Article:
Infantile spasms (West syndrome): update and resources for pediatricians and providers to share with parents
1 Professor and Chief of Pediatric Neurology, LeBonheur Chair in Pediatric Neurology, University of Tennessee Health Science Center, Memphis, TN, USA
2 Director, LeBonheur Comprehensive Epilepsy Program & Neuroscience Institute, LeBonheur Children’s Medical Center, Memphis, TN, USA
3 Clinical Chief and Director of Pediatric Neurology, St. Jude Children’s Research Hospital, 777 Washington Avenue, P335, Memphis, TN, 38105, USA
4 Epilepsy Information Service, Comprehensive Epilepsy Program, Wake Forest University, Medical Center Boulevard, Winston-Salem, NC, 27157, USA
5 Tuberous Sclerosis Alliance, 801 Roeder Road, Suite 750, Silver Spring, MD, 20910, USA
6 7 Carpenter Close, Ridgefield, CT, 06877, USA
7 The Comprehensive Epilepsy Management Center, Montefiore Medical Center, 111 East 210th Street, Bronx, NY, 10467, USA
8 Division of Child Neurology, Department of Neurology, Virginia Commonwealth University School of Medicine, 1001 East Marshall Street, 1st Floor, Richmond, VA, 23298, USA
BMC Pediatrics 2012, 12:108 doi:10.1186/1471-2431-12-108Published: 25 July 2012
Infantile spasms (IS; West syndrome) is a severe form of encephalopathy that typically affects infants younger than 2 years old. Pediatricians, pediatric neurologists, and other pediatric health care providers are all potentially key early contacts for families who have an infant with IS. The objective of this article is to assist pediatric health care providers in the detection of the disease and in the counseling and guidance of families who have an infant with IS.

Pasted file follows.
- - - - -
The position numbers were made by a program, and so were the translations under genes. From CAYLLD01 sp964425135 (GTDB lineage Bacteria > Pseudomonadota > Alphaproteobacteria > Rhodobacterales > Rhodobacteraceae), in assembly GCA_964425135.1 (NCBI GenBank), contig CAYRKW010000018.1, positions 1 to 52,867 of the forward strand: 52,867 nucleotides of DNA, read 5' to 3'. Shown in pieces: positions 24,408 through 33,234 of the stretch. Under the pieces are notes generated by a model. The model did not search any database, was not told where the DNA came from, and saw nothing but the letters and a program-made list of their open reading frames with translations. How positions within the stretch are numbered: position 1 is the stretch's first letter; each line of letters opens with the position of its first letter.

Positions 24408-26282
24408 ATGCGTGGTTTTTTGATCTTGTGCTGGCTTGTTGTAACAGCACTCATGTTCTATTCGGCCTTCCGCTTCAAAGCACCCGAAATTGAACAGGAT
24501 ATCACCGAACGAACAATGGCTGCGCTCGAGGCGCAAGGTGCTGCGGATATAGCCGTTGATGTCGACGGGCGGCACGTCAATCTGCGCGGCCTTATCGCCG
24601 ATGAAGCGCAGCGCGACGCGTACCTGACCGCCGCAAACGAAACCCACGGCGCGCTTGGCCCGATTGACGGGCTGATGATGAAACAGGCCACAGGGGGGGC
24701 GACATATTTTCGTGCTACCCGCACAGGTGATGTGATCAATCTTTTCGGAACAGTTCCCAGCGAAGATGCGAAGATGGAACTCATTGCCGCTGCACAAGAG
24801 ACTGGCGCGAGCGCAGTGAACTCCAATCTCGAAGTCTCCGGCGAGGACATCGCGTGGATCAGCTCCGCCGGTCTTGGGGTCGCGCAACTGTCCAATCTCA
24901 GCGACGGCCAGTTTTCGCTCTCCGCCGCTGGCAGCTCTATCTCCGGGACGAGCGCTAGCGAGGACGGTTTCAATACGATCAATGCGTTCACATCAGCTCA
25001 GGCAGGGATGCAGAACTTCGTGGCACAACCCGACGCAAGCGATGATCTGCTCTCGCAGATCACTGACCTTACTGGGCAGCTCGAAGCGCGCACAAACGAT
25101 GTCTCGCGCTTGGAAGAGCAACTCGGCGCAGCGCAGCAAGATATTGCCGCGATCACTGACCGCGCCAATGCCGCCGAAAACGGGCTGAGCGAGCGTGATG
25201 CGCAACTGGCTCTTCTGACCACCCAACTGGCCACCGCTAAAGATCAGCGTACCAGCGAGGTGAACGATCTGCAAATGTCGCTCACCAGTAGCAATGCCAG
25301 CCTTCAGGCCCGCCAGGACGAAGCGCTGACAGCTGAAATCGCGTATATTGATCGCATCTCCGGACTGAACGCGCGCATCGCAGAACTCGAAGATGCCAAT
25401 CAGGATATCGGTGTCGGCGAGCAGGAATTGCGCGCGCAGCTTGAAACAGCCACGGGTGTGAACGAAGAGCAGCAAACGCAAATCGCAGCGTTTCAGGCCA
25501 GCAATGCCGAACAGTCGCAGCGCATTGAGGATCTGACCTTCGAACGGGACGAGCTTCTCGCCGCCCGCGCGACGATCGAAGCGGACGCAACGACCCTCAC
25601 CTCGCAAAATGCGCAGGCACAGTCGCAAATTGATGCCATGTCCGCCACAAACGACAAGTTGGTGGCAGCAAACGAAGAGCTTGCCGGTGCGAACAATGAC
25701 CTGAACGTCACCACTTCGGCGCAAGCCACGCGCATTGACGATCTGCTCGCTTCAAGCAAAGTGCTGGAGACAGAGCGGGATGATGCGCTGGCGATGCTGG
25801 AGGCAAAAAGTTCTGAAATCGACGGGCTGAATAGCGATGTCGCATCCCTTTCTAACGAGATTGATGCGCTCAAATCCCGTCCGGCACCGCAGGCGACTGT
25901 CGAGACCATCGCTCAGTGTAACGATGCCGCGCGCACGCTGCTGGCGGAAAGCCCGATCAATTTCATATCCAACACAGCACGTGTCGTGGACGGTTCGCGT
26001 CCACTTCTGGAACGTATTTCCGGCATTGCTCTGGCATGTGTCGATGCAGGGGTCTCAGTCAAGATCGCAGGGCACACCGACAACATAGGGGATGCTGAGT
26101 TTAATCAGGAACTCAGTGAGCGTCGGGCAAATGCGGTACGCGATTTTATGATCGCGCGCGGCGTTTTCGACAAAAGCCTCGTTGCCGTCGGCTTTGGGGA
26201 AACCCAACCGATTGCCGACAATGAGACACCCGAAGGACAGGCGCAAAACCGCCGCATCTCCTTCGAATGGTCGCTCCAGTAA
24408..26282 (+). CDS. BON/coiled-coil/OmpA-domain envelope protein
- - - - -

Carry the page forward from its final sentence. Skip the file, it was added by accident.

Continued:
Treatment guidelines, consensus reports, and original research studies are reviewed to provide an update regarding the diagnosis and treatment of infants with IS. Web sites were searched for educational and supportive resource content relevant to providers and families of patients with IS.
Early detection of IS and pediatrician referral to a pediatric neurologist for further evaluation and initiation of treatment may improve prognosis. Family education and the establishment of a multidisciplinary continuum of care are important components of care for the majority of patients with IS. The focus of the continuum of care varies across diagnosis, initiation of treatment, and short- and long-term needs. Several on-line educational and supportive resources for families and caregivers of patients with IS were identified.
Given the possibility of poor developmental outcomes in IS, including the emergence of other seizure disorders and cognitive and developmental problems, early recognition, referral, and treatment of IS are important for optimal patient outcomes. Dissemination of and access to educational and supportive resources for families and caregivers across the lifespan of the child with IS is an urgent need. Pediatric health care providers are well positioned to address these needs.